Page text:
Archive for the ‘antenna tuner’ Tag

Maker Faire 2015 Recap – Part 2   Leave a comment

Since pictures are worth a thousand words, here is a 2015 Bay Area Maker Faire recap in images from and around our Not Your Grandpa’s Ham Radio theme booth.

Click here to see the official Bay Area Maker Faire video from 2015

The Bay Area Maker Faire 2015 team: Team Leader Brian Yee W6BY and his wife Pat and daughter Stephanie, Dennis Kidder W6DQ, Lisa Gibbons KF6QNG and Paul Zander AA6PZ

We had working, hands-on ham radio projects including Brian’s (W6BY) 10 GHz ham radio transverter system, a radio-controlled tractor/forklift (ZigBee controller) and the big screen used as an electronic sign.

Dennis W6DQ brought several brand new projects this year, including a working Amateur Radio broadband (WiFi) network with seven nodes, a software-defined radio (SDR) system.

I brought a demonstration comparing old and new technology in antenna tuners. It uses light bulbs for a substitute (“dummy”) antenna.

 

 

There’s so much to see and do. Here are some pictures of what I get a chance to see.

 

Always great to see Tenaya promoting Arduino and Arduino related projects and products!

IMG_1633 wayne yoshida - TENAYA HURST

 

Great shirts and signage – Only at the Maker Faire!

 

Here are the posters we used to describe our projects on display this year.

Slide1 software defined radio

Slide2 software defined radio

Slide3 software defined radio

Slide4 software defined radio

Slide1 Broadband Hamnet

Slide2 Broadband Hamnet

Slide3 Broadband Hamnet

Slide4 Broadband Hamnet

Slide1 Old vs New Antenna Tuners kh6wz

Slide2 Ols vs New antenna tuners kh6wz

KH6WZ - W6DQ APRS poster

KH6WZ - W6DQ APRS poster 2

Directional coupler - SWR meter 1

Directional coupler - SWR meter 2

 

 

Advertisements

Maker Faire Bay Area 2015: Recap Part 1   Leave a comment

Maker Faire Bay Area 2015 T-Shirts for Makers

Maker Faire Bay Area 2015 T-Shirts for Makers

Maker Faire Bay Area is now history. Our booth, “Not Your Grandpa’s Ham Radio” included new projects and demonstrations. This was our fourth year as Makers and the fifth year as visitors to the Maker Faire in San Mateo.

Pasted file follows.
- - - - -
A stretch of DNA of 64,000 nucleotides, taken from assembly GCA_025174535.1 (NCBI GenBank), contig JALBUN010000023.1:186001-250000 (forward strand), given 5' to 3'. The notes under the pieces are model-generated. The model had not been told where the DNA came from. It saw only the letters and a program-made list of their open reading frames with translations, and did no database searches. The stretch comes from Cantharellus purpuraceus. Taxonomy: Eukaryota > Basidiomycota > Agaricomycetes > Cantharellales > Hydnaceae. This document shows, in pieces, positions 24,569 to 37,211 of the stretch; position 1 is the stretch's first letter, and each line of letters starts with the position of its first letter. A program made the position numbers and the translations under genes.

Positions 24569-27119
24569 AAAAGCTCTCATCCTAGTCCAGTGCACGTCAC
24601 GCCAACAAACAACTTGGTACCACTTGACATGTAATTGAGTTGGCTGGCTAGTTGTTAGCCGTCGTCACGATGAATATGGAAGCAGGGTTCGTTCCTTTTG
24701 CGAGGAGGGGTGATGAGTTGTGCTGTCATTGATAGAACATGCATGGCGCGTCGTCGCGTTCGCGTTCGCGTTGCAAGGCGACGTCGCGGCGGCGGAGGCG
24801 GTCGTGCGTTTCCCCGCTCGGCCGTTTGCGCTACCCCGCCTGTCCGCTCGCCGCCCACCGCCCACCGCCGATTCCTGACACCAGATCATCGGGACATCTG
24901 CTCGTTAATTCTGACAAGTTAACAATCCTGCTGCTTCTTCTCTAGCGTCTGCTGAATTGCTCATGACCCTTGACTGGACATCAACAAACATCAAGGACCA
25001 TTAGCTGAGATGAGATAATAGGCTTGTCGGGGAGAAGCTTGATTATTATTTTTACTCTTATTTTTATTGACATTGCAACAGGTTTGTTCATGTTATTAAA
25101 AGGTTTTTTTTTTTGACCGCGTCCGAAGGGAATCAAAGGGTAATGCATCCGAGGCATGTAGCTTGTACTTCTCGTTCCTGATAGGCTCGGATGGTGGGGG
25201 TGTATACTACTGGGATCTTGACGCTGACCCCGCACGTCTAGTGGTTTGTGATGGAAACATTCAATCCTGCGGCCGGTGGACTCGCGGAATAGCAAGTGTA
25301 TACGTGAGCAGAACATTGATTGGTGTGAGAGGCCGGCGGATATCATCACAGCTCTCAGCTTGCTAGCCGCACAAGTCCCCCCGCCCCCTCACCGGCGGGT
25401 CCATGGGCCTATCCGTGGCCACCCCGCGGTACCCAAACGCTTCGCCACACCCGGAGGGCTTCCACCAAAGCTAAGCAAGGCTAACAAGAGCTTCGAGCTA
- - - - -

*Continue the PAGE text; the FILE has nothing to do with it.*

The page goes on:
This is a short overview of our display. Stay tuned for more images, stories and videos.

Here is the text from our handout. It answers some of our most-often asked questions:

What are we doing?
Thank you for your interest in our Maker Faire display “Not Your Grandpa’s Ham Radio.” This is our fourth consecutive year as “Makers,” and our goal is to show people what today’s ham radio operators are doing with the newest technology.

Who are we?
We are licensed Amateur radio operators (“hams”).

Is this like CB?
Yes and no. Ham radio is similar in that we use two-way radios and antennas to talk with each other, but hams can communicate using Morse code and computers in addition to voice, and we even have our own satellites. Ham radio requires a license issued by the Federal Communications Commission (FCC) in the US and licensees are required to pass a written test on electronics theory, radio regulations and operating procedures.

How far can you talk?
We can communicate with other ham stations around the corner or across the globe, depending on a variety of factors that affect the way radio waves travel. The equipment we are using operates on frequencies that generally follow line-of-sight paths. However, hams have discovered that signals can be reflected against objects such as buildings, trees, islands and mountains to extend the range. Using these techniques, we are able to contact other stations hundreds of miles away.

What kind of radios are you using?
We are builders and experimenters in microwave radio communications. No commercially-built, “off-the-shelf” equipment for these frequencies exists, so we must build our own equipment, or modify commercially-made equipment meant for other communications services, such as satellite TV, cell phone and long-distance telephone.

How much does this equipment cost?
Like any other hobby, people spend as much or as little as they can afford. Most people involved in ham radio spend as much as any serious stereo enthusiast, amateur photographer or woodworker.

Where can I get more information?
American Radio Relay League (ARRL) and QST Magazine

CQ Magazine

If you are a licensed ham and want to try a new challenge, contact your local VHF and up club:

The 50 MHz and Up Group

The San Bernardino Microwave Society (SBMS)

The Microwave Group of San Diego

Wayne Yoshida KH6WZ: YouTube

 

 Broadband Hamnet-REV2

Broadband Ham Radio Network Under Construction

Broadband Ham Radio Network Under Construction. Photo by Dennis Kidder W6DQ

Software Defined Radio

Elements for the SDR. Photo by Dennis Kidder, W6DQ

Elements for the SDR. Photo by Dennis Kidder W6DQ

Old-vsNew-Ant-tuners

Old vs New Antenna Tuner Technology

Old vs New Antenna Tuner Technology

KH6WZ 10GHz rig-Poster

Microwave transverter system by Brian Yee W6BY. Photo by Brian Yee W6BY

Microwave transverter system by Brian Yee W6BY. Photo by Brian Yee W6BY

 

APRS Poster

APRS demonstration

APRS demonstration

 

 

The Greeter

The Greeter